1 Corinthians 8:4

1 Corinthians 8:4  Stephanus Textus Receptus 1550

Περὶ τῆς βρώσεως οὖν τῶν εἰδωλοθύτων οἴδαμεν ὅτι οὐδὲν εἴδωλον ἐν κόσμῳ καὶ ὅτι οὐδεὶς θεὸς ἕτερος εἰ μὴ εἷς

"... because there is no other god except a unity of some Gods."


Question of our interest:

Does this text mean that in the set of God there is only one element?

Observations and interpretations:

Context – It is about idols, gods, and lords triggered about the concern if it is appropriate for Christian to eat food that have been offered as sacrifices to idols.  Paul was saying that it was fine if in the conscience of the consumer was the knowledge that idols are not elements of the set of God.  They were idols representing only so called gods and lords only – they were not truly Gods and Lords only.

Words of interest to our question in 8:4 and its immediate context:

1. 1 Corinthians 7:40 pneuma theou, literally means “spirit of a god”, could be treated as a complex proper double noun phrase and translated as “Pneuma Theos”.

2. Verse 3 tov theon, literally means “the god”, could be translated as “Theos”, a proper name of a true God.

3. Verse 4 odeis theos, literally means “no god”, could be translated as “no god” where the word for god is a common noun.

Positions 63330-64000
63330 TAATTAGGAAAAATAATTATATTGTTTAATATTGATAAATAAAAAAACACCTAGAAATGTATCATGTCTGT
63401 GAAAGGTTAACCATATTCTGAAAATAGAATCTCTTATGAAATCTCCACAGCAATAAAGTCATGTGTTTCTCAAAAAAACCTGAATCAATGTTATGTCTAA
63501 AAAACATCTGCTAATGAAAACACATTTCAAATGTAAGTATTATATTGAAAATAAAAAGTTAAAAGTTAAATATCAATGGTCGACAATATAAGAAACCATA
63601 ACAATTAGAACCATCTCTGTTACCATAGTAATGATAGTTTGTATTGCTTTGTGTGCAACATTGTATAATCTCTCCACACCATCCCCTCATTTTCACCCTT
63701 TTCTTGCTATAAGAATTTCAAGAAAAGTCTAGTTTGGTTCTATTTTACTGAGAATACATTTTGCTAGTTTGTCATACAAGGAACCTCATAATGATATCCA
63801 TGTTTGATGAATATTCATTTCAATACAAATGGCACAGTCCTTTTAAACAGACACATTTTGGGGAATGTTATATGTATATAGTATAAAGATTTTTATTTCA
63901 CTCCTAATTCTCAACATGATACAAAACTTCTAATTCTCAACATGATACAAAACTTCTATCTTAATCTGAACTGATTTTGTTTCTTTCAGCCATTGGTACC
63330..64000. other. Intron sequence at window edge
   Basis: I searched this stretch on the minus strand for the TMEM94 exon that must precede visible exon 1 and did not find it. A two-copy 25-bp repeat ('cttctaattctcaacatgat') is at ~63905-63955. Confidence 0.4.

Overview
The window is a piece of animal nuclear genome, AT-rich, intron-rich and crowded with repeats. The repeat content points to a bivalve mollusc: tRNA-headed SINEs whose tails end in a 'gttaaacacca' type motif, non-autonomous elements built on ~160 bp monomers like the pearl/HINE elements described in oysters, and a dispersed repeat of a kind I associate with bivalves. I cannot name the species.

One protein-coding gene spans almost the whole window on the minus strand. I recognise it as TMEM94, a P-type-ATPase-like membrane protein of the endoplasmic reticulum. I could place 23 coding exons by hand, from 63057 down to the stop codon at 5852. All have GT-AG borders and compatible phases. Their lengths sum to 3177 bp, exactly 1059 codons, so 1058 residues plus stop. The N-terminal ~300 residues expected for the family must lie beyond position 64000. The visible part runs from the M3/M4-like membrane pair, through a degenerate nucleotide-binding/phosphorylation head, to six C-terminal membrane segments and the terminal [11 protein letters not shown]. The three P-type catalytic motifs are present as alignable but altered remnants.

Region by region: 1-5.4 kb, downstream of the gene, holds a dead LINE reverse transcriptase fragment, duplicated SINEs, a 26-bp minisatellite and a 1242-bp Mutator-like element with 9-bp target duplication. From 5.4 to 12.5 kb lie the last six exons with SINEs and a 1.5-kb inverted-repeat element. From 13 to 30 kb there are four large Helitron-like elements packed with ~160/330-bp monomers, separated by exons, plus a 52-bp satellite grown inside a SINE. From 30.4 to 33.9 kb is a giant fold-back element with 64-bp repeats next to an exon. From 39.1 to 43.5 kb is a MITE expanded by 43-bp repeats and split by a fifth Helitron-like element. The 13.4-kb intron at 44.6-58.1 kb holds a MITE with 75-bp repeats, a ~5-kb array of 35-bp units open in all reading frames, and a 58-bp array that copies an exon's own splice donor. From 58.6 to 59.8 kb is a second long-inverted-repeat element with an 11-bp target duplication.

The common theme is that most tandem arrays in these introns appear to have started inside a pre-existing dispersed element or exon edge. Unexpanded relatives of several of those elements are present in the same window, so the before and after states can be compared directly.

4. Verse 4 ei me heis, literally means “if not one”, could be translated as “except one”.  Here this normative adjective heis could be one as a counting number one or could mean some according to KJV Lexicon:

       or unity according to NAS Exhaustive Concordance :


5. Verse 5 legomenoi theoi, literally means “called gods” where the word for gods is a common noun.

6. Verse 5 theoi polloi kai kyrioi polloi, literally means “many gods and many lords” where the words for gods and lords are common nouns.  Here gods and lords were treated as synonymes.

7. Verse 6 heis theos ho pater … kai heis kyrios yesous Christos, literally means “one god the Father … and one lord Jesus Christ” where the word for god and the word for lord are common nouns.   Here heis is a counting number.  It could be translated as one as in one entity.

8. Verse 8 to theo, literally means “to the god”, where the word for god could be a common noun then it refers to the Father of verse 6, or could be a proper noun then it refers to Theos who is the Father.  So either way it is referring to a god.

Conclusion and Application:

In the immediate context, we have observed that the proper names of three elements of the set of God were mentioned, namely Pnuema Theos, Theos or Pater, and Jesus Christ.  Therefore the word “eis” should be translated as “some” or “a unity”.  So the translation dictated by the context, the translation of the last part of 1 Corinthians 8:4 is “… because there is no other god except a unity of some Gods.”  I have to conclude that this verse does not mean that there is only one element in the set of God, but three.

1st version on October 31, 2017